Selflessness and Love

I was really shocked to find out that Pip’s benefactor turned out to be the convict, Provis, and not Mrs. Havisham; I was also surprised by some of the things Provis said to Pip and his affection for Pip. In particular, what Provis tells Pip over breakfast in Chapter 40 caught my attention: “I’ve come to the old country fur to see my gentleman spend his money like a gentleman. That’ll be my pleasure. My pleasure ‘ull be fur to see (Pip) do it” (Dickens, chapter 40). What Provis tells Pip here reminded me of the conversation we had in class about selflessness and love in Wuthering Heights.

Specifically, I’m drawn to what Catherine II (Cathy) tells Nelly about her love for her father. When pondering over the idea of death and losing her father (Edgar), Cathy says: “‘I love (Edgar) better than myself, Ellen; and I know it by this: I pray every night that I may live after him; because I would rather be miserable than that he should be: that proves I love him better than myself’” (Bronte, chapter 22) Cathy here shows an amount of selflessness in her love for Edgar: “‘I love him better than myself.'” This statement interestingly contrasts deeply with one of the other statements made about love in the novel: Catherine I’s “Nelly, I am Heathcliff!” (Bronte, chapter 9). There’s something about wanting better for the person you love that seems a bit more selfless to me. Instead of being like Catherine, who views Heathcliff as being her and their experiences equal, Cathy wants better for her father. Provis’ feelings towards Pip remind me a lot of Cathy’s feelings towards her father; Provis says that it’ll be his “pleasure” to see Pip spend the money (that Provis earned) “like a gentleman.” And it’s not like Provis comes from an affluent background either; he had to work to get that money. He didn’t have to spend it on Pip, just like how he didn’t have to protect Pip and tell the officers he stole from Mrs. Joe in Chapter 5. Provis wants better for Pip than Provis wants for himself.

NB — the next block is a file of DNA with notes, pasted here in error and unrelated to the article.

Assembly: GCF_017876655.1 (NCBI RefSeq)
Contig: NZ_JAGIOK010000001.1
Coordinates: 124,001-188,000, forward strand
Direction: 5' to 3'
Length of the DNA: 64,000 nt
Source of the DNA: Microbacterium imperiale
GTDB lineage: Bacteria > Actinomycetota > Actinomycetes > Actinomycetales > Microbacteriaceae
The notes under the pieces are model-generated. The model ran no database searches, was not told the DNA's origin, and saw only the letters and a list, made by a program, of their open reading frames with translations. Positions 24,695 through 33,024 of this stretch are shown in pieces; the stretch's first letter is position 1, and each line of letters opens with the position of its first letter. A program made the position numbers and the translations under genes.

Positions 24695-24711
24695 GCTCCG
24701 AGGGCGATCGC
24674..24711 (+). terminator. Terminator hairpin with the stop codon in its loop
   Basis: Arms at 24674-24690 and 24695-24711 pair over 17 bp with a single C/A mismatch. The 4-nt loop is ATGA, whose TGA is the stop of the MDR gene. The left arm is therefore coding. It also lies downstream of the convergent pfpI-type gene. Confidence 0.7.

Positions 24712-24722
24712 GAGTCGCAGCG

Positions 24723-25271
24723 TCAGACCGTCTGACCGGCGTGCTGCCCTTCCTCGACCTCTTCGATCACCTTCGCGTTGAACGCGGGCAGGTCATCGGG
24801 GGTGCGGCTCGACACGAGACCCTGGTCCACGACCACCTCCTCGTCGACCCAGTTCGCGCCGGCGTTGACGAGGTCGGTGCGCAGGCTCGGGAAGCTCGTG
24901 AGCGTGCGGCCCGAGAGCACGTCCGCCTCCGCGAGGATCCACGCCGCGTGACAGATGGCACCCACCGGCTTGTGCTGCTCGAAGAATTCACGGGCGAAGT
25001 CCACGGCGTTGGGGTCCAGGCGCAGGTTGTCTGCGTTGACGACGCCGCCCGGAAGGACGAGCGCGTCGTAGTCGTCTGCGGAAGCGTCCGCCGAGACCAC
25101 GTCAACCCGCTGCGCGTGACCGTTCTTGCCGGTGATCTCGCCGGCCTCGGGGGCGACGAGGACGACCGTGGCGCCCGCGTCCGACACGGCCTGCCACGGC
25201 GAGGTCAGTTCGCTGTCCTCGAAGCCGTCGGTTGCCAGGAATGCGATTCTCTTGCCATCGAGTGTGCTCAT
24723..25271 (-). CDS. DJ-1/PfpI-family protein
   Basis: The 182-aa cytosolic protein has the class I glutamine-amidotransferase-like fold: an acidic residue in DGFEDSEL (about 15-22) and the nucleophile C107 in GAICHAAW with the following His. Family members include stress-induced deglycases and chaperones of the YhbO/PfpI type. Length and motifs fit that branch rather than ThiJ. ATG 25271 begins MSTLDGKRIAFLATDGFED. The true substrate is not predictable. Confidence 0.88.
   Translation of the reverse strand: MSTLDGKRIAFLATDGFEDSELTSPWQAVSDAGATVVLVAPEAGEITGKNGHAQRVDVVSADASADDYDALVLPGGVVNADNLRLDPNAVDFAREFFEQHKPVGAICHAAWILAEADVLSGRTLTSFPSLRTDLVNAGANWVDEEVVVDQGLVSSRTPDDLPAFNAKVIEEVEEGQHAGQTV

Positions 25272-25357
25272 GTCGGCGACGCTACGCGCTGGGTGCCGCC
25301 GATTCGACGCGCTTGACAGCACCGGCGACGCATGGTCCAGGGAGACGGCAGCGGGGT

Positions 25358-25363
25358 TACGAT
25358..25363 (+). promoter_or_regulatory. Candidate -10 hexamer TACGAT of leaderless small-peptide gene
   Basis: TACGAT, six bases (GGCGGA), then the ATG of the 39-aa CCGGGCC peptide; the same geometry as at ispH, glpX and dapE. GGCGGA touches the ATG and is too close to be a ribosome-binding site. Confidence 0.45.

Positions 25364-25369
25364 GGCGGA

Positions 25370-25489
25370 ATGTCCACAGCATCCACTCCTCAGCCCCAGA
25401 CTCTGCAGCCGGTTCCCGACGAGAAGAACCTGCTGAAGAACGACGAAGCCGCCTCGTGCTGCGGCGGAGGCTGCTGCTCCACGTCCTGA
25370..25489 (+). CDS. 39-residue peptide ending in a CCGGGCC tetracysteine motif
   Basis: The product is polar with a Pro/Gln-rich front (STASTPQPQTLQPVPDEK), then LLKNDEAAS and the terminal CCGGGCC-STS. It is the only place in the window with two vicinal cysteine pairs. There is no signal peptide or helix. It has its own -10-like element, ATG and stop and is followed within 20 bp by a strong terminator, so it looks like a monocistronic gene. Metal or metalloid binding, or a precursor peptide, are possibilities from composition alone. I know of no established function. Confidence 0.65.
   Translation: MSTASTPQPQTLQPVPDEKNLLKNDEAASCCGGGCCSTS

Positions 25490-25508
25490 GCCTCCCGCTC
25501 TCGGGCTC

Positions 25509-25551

It’s interesting that Dickens portrays more than one way of love in the novel. We have selfless love such as Provis’ affection for Pip and even Pip’s affection for Herbert, for he anonymously funds Herbert’s career and tries to convince Mrs. Havisham to do the same. With Estella and Mrs. Havisham, we seem to have a more selfish love or perhaps a lack of love at all, for Estella says that Mrs. Havisham “made her” and taught her to have a “cold heart” (Dickens, chapter 38). This is similar to the complex portrayal of love within Wuthering Heights (“I love him better than myself” vs “I am Heathcliff). The presence of complex love in Victorian literature might reflect how love is complicated in real life. It might also indicate deeper things about love within the Victorian period such as the idea of love being tainted by other (social, economic, political) factors.

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